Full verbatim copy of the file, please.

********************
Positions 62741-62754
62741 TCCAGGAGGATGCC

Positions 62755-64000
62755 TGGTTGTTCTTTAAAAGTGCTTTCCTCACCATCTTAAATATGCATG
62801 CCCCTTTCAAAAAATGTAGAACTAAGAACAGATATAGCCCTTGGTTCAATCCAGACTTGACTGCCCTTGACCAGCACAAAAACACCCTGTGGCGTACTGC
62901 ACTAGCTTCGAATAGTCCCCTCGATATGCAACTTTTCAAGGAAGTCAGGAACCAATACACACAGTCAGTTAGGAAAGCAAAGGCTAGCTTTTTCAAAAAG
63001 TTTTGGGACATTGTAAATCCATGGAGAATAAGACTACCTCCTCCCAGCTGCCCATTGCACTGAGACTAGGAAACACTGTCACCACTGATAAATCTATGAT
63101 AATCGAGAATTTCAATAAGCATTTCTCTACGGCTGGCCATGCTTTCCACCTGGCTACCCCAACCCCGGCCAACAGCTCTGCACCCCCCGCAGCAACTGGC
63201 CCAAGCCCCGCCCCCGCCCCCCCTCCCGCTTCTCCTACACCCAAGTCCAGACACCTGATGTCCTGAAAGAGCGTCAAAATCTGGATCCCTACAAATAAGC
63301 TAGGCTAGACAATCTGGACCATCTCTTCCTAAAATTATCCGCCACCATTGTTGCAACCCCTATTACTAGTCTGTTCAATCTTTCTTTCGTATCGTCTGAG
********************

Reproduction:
Positions 62741-62754
62741 TCCAGGAGGATGCC

Positions 62755-64000
62755 TGGTTGTTCTTTAAAAGTGCTTTCCTCACCATCTTAAATATGCATG
62801 CCCCTTTCAAAAAATGTAGAACTAAGAACAGATATAGCCCTTGGTTCAATCCAGACTTGACTGCCCTTGACCAGCACAAAAACACCCTGTGGCGTACTGC
62901 ACTAGCTTCGAATAGTCCCCTCGATATGCAACTTTTCAAGGAAGTCAGGAACCAATACACACAGTCAGTTAGGAAAGCAAAGGCTAGCTTTTTCAAAAAG
63001 TTTTGGGACATTGTAAATCCATGGAGAATAAGACTACCTCCTCCCAGCTGCCCATTGCACTGAGACTAGGAAACACTGTCACCACTGATAAATCTATGAT
63101 AATCGAGAATTTCAATAAGCATTTCTCTACGGCTGGCCATGCTTTCCACCTGGCTACCCCAACCCCGGCCAACAGCTCTGCACCCCCCGCAGCAACTGGC
63201 CCAAGCCCCGCCCCCGCCCCCCCTCCCGCTTCTCCTACACCCAAGTCCAGACACCTGATGTCCTGAAAGAGCGTCAAAATCTGGATCCCTACAAATAAGC
63301 TAGGCTAGACAATCTGGACCATCTCTTCCTAAAATTATCCGCCACCATTGTTGCAACCCCTATTACTAGTCTGTTCAATCTTTCTTTCGTATCGTCTGAG